It’s still evening at home in Maryland when I awake at 3:30 a.m. in Muscat for a 4:45 pickup at our hotel for a planned 6 a.m. takeoff. Our handler Abraham escorts us through the crew entrance and gets us through customs quickly as promised, walking us to the front of every line. While I’ve joked a bit about the pilot uniform it’s clearly an expedient to international flight in this part of the world, and I have already seen a full return on my investment.
Walking out of the frigid terminal onto the very humid ramp, our glasses instantly become Foggles, although there is a nice breeze. A crew bus takes us to the airplane, we preflight, and get our departure clearance. All is tracking perfectly for a 6 a.m. departure until Mike calls for engine start–the runway is closed for half an hour, apparently for a FOD check. So we climb out of the cockpit and stand on the ramp.
Across the runway an array of lights twinkle on a forest of construction cranes, where a massive new terminal is being built. Above we see a crescent moon. Eventually the sun rises off our nose, over the old terminal building and a parked Boeing 737.
Finally we’re off, climbing over a line of mountains not far from the airport. Fog hugs one side and a road carved out of the rock snakes its way up to a pass.
Over the Arabian Sea we’re handed off to Mumbai Radio, and it takes a while before Mike can talk with them on high frequency radio. For a while, anyway, it’s position reports and estimates, which GPS makes pretty simple. “This is just like the old days,” Mike observes. This leg’s a little more than 800 NM and the flight plan used our long-range numbers. “We’re just going to open it up and get there,” Mike says. Normal cruise is giving is us about 275 knots on 68 gallons per hour. It’s warm at altitude–ISA plus 20–not as warm as yesterday but the day is young.
Below, a solid layer of clouds has become mostly clear, with isolated clouds beginning to show vertical development. The forecast includes a chance of isolated thunderstorms later, with tops to FL410–all the more reason to fly early. Approaching NOBAT intersection, where we will resume VHF communication, we cheerfully turn off the squeaking, chirping HF radio. The Mumbai ATIS can be heard 200 miles out. The busy Indian controller acknowledges calls with a crisp, “Rog.”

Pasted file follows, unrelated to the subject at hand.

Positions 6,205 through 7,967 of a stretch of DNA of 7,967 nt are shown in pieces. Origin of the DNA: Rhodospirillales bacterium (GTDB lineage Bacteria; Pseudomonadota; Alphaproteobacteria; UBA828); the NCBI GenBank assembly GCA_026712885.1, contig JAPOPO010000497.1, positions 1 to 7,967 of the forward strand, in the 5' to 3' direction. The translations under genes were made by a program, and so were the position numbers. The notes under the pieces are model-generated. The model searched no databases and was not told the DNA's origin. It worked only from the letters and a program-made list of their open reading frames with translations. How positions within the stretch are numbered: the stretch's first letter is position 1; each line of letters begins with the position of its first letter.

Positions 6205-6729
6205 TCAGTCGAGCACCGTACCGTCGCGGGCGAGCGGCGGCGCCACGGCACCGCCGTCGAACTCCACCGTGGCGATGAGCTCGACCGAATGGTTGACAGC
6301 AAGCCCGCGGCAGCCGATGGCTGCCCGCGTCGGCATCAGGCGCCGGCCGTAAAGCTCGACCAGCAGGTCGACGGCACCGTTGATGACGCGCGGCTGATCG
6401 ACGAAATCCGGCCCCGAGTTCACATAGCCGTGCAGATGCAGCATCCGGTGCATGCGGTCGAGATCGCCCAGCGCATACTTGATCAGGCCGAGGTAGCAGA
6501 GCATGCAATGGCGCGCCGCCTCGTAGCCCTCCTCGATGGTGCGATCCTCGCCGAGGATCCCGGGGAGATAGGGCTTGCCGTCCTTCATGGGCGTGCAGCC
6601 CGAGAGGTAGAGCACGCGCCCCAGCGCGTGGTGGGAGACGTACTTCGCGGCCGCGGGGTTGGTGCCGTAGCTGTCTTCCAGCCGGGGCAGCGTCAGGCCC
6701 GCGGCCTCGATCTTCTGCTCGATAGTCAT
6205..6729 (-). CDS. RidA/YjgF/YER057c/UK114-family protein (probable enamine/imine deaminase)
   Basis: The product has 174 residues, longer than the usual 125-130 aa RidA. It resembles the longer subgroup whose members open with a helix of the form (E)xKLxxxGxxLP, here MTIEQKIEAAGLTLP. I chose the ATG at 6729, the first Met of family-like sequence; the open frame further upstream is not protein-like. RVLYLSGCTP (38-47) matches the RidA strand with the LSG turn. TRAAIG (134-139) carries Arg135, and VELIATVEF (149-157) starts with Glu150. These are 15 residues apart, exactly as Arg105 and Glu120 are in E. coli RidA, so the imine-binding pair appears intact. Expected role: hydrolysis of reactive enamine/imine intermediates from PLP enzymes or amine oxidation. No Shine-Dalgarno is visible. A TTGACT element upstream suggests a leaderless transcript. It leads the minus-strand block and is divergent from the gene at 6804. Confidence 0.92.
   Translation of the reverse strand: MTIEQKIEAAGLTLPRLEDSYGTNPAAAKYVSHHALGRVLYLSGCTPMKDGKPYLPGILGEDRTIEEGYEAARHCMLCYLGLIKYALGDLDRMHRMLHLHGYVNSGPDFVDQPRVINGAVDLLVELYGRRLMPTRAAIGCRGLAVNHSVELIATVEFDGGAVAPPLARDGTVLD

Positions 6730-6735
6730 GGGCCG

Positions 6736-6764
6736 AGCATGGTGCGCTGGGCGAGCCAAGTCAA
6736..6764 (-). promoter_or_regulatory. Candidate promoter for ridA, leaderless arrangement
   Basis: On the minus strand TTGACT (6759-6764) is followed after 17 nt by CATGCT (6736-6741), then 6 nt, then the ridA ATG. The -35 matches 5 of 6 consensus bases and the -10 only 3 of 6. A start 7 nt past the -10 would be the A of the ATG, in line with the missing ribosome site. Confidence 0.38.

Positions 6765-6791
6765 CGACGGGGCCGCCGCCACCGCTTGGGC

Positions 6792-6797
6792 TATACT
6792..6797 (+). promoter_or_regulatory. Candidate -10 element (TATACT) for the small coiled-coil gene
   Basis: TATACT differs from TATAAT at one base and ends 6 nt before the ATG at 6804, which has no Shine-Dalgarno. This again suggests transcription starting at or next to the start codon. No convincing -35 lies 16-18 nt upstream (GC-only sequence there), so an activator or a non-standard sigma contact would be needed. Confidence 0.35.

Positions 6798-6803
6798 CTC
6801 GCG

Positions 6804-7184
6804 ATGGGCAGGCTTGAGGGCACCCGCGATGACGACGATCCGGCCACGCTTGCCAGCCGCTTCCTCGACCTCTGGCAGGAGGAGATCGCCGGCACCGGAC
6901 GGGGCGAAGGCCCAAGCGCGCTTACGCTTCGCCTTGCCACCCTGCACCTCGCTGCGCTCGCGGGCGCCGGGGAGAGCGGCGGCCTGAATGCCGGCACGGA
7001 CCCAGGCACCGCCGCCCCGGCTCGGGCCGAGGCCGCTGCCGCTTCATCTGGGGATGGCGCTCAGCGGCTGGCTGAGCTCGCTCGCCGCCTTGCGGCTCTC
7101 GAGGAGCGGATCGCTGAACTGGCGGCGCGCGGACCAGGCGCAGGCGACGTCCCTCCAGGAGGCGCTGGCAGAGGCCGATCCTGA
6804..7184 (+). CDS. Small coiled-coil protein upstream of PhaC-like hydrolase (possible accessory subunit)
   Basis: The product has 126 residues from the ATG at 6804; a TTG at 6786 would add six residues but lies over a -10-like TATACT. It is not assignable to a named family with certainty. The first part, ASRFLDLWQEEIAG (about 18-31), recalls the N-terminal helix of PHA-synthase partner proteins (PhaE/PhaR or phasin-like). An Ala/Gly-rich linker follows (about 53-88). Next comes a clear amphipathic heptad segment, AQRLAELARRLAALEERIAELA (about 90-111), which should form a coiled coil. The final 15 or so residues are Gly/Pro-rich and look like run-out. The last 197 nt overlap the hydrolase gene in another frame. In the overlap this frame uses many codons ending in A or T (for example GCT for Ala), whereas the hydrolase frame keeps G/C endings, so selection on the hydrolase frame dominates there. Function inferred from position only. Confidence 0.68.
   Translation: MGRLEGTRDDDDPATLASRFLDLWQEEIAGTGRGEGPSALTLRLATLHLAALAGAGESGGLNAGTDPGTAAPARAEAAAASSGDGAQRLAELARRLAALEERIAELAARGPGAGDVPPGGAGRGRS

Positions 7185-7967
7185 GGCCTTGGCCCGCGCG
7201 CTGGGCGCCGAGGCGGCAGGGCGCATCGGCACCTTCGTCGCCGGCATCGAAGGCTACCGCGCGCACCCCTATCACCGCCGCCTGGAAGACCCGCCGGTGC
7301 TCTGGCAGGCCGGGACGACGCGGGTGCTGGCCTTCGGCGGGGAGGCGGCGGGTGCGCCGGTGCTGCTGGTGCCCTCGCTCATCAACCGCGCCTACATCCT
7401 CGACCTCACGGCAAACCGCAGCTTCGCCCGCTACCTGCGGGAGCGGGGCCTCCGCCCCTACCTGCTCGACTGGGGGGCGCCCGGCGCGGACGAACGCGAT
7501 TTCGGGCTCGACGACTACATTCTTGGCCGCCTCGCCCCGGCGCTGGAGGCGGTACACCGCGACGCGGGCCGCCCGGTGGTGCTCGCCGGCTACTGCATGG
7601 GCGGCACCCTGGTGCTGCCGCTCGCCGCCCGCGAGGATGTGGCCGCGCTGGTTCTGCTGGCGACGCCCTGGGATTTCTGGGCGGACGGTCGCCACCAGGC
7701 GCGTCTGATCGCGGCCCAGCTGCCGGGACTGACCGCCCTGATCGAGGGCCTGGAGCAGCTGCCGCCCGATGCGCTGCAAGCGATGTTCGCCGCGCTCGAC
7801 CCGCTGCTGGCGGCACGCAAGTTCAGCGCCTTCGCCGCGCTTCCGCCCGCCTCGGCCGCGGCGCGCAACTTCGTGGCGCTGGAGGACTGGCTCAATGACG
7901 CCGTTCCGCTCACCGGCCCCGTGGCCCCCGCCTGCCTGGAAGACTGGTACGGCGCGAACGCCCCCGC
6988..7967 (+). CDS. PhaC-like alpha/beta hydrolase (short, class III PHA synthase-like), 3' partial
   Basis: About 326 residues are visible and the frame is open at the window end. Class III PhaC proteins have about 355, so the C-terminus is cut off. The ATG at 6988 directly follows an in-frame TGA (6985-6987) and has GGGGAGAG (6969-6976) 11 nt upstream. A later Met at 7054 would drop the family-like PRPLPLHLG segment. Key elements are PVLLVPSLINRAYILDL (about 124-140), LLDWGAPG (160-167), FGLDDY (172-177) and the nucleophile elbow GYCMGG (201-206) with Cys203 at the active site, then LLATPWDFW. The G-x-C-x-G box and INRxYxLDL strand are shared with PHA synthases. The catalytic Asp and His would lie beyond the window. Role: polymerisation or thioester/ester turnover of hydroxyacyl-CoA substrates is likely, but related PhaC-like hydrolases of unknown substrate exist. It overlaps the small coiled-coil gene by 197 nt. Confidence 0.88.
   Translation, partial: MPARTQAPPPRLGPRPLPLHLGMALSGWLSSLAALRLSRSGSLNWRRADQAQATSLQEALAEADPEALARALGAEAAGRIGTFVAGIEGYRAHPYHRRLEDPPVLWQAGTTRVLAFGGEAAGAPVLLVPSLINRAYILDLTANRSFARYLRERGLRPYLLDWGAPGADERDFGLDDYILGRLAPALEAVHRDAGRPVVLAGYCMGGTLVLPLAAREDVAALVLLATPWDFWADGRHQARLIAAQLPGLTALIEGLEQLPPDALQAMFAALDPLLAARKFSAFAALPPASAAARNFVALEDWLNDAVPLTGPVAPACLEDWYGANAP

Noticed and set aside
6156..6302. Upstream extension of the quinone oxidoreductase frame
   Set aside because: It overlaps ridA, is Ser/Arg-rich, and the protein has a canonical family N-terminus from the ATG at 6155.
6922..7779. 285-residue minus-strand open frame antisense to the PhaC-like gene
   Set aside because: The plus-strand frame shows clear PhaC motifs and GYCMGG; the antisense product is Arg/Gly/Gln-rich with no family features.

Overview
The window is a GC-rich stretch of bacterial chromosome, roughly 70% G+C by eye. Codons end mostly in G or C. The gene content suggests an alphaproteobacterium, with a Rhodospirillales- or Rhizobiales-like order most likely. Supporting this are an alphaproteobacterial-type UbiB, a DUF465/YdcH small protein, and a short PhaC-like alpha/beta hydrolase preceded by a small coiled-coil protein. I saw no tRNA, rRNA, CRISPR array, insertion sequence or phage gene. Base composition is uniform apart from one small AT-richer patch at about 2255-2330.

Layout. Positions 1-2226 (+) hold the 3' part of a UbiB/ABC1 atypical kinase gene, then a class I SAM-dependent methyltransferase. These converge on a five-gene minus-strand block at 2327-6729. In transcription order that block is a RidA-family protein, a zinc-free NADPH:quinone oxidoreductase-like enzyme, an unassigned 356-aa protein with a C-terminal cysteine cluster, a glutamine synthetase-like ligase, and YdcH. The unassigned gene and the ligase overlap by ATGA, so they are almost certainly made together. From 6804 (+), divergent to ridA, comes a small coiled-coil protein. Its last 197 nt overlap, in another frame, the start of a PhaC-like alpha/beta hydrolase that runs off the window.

Cloud tops on the descent are around 15,000 feet and we break out just over a significant peak on the ILS approach course. The rolling landscape is a verdant green, and we don’t see the runway until we’re two and a half miles out because of the haze. The approach is over taller buildings that give way to squat residential structures with black roofs, many covered with bright blue tarps.
Our concerns about the complex airport are unfounded; a turnoff to the left, right onto a parallel taxiway, and straight to our marshaller, who stops us on the taxiway. On the way we pass a group of workers watching us pass who give us the “MU-2 salute”–a finger in each ear to counter the airplane’s ground noise. There’s no tow bar that will fit the Mitsubishi, so the line crew pushes us back for fueling. The bowser (fuel truck) arrives quickly; I oversee the delivery of 966 liters of Jet-A while Mike takes care of the paperwork. The Indian bureaucracy won’t accept the flight plan BaseOps had filed, so Mike has to refile. No question I get the better end of this deal.